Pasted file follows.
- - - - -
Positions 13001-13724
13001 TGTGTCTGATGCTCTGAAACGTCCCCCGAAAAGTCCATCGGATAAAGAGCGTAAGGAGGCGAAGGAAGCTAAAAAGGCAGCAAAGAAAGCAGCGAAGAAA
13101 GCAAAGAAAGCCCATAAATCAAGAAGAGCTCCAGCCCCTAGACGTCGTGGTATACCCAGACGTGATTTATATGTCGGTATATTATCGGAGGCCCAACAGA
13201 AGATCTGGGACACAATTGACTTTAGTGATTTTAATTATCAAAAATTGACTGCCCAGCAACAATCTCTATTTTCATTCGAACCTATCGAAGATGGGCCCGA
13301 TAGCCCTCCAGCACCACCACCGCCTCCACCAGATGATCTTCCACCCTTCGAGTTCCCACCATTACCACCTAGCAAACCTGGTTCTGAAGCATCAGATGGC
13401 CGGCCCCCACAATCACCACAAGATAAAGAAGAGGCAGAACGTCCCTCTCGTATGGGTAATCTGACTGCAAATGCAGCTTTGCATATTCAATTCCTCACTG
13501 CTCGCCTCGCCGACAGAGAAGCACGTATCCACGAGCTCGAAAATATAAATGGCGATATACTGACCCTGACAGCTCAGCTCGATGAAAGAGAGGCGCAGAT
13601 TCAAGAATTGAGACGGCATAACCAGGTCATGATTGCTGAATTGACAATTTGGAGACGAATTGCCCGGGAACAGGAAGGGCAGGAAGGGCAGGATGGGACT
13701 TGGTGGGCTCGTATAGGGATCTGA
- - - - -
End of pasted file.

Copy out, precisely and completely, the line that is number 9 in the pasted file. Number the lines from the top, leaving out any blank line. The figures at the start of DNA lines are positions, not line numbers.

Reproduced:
13701 TGGTGGGCTCGTATAGGGATCTGA